There has been a lot of discussion on the distribution of wealth, particularly to the top 1 percent. I’m wondering about the bottom 20 percent—how do they compare to the bottom 20 percent of 50 years ago? Based on casual observation, it would seem the lowest class is much better off than a couple of generations ago. Is that true, or am I just getting cynical in my old age? —DJ, Minneapolis
As anyone who reads both the Wall Street Journal and the New York Times knows, the answer to this question can vary wildly depending on your political affiliation. We here at the Straight Dope valiantly strive to be a voice of reason in these partisan times, however. Brace yourself for heavy usage of the word quintile.
Worldwide, the lives of people in the very lowest-income countries have improved—or at least they last longer and are punctuated by fewer diseases. Dramatic progress has been made over the last two decades in particular: Life expectancy for the bottom quarter has improved by twice as much as in the highest-income countries. Nearly two billion people have gained access to what the World Health Organization calls “improved sanitation” (i.e., safe drinking water and hygienic latrines). Mortality as a result of TB, malaria, AIDS, and measles have all gone down. The maternal and under-five mortality rates are significantly lower, and there are fewer underweight children. Progress in these areas has vastly exceeded that for the top quarter, and poverty has dropped from 40 to 14 percent worldwide.
That’s pretty much the end of the good news. Yes, the poorest denizens of the poorest corners of the world have stopped dying from the most easily preventable of diseases. But here at the other end of the spectrum, we’re going in the opposite direction. From the end of World War II into the mid-’70s, overall U.S. economic growth was high, and income inequality significantly declined—the bottom fifth of the population’s income increased by more than the top fifth’s did for two decades.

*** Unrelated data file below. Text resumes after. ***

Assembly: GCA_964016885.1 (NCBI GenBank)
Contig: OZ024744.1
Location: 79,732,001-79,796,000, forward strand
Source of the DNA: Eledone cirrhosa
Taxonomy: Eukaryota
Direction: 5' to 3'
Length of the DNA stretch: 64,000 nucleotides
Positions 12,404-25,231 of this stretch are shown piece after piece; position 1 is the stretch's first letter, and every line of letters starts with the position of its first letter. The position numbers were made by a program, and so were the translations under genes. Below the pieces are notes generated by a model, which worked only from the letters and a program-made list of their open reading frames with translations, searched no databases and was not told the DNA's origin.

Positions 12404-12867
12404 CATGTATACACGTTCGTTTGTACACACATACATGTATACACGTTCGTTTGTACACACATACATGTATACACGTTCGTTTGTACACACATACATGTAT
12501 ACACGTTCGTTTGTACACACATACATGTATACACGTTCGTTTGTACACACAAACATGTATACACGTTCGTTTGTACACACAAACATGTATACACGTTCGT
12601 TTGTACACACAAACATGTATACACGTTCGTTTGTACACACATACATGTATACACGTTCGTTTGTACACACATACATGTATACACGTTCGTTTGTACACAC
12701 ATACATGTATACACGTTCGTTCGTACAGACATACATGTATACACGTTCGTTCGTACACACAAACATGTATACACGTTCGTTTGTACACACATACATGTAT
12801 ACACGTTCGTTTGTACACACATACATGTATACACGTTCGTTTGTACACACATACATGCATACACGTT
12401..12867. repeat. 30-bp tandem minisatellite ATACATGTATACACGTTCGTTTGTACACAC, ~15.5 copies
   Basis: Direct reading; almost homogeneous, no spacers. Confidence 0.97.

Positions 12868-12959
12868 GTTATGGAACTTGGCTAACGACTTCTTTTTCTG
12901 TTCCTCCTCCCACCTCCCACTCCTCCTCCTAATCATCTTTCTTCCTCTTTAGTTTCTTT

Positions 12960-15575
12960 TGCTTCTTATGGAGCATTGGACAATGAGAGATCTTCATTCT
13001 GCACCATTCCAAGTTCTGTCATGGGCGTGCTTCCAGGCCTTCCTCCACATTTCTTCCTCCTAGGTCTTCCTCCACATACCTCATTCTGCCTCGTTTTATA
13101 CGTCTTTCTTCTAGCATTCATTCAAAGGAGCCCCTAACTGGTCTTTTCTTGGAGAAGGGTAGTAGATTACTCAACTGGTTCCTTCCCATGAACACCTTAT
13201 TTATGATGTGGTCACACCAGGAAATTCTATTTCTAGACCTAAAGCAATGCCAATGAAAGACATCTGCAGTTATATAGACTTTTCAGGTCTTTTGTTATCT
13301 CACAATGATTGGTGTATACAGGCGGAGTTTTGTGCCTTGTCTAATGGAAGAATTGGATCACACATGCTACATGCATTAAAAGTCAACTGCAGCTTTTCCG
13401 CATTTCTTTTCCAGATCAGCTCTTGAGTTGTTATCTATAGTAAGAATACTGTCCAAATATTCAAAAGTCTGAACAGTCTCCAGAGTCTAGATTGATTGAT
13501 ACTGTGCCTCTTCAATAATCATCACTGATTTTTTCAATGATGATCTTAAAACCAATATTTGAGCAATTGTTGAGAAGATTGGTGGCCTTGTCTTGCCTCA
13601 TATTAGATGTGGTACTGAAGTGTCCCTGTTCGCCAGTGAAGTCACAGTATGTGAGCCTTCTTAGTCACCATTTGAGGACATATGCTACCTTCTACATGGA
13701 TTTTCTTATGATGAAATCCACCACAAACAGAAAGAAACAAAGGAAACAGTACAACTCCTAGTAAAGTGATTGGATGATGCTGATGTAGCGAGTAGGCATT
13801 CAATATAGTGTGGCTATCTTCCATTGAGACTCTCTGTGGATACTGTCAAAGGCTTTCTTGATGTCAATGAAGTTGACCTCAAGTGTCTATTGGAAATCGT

Right around the time the mullet was becoming a popular hairstyle, though, it was growing increasingly clear that the golden years were over. Every academic paper pinpoints a different year things started to go south, but the graphs all look essentially the same: Between 1980 and 2005 the bottom quintile’s income becomes a straight horizontal line (less than half a percent growth) while the top quintile is at a 45-degree angle (four times that much). The bottom fifth’s share of the overall wealth has deteriorated. In fact, the bottom 90 percent’s share of wealth has dropped by 25 percent. The richest 3 percent of Americans now own more than half of the country’s wealth. We now have a less equal society than the Philippines.
But the inequality goes further than income. The gap in life expectancy between the rich and the poor has increased since 1980, as has the risk of death from cancer and cardiovascular disease. The relative risk of infant mortality for the poorest quintile compared to the richest has doubled. Gains have been made in all these areas across income levels, but the greatest benefit has gone to the richest 20 percent.
And the recession exacerbated these differences: Between 2007 and 2012 the bottom fifth’s income dropped by 11 percent. The top fifth’s income decreased by only 2 percent, and the top five percent of Americans didn’t suffer any change at all. The economically liberal will argue that our social safety net needed to work harder—but poverty-relief spending increased steeply after 2009, and U.S. poverty would have been 14.5 percentage points higher without those added benefits. Conservatives will say the issue is laws restricting commerce—but corporate profits have never been higher. The problem is that only a tiny handful of people receive the benefits of these profits. It’s not hard to see this as evidence for the threshold hypothesis: the idea that for every state there’s a point where economic growth stops benefiting society as a whole, and instead only serves to make the rich richer.
So where’s the Robin Hood in this situation? Some argue we need more college graduates in order to take advantage of the skilled-unskilled wage gap. This worked 70 years ago, when a huge wave of new high school graduates helped provide a more highly skilled workforce than any other in the world. But the globalized economy means American degree-holders would face more competition than ever, and anyway the bottom quintile would likely remain unaffected.
Have things improved for the poor in the last 50 years? If you’re a white American male, not by much. (We left out the whole females-and-minorities end of the discussion, but hey, we’ve only got 850 words.) Are we therefore screwed? Probably not, but I will say I’m glad I’m not the one in charge of the policy decisions, even if it means I’m staying out of the top quintile. —Cecil Adams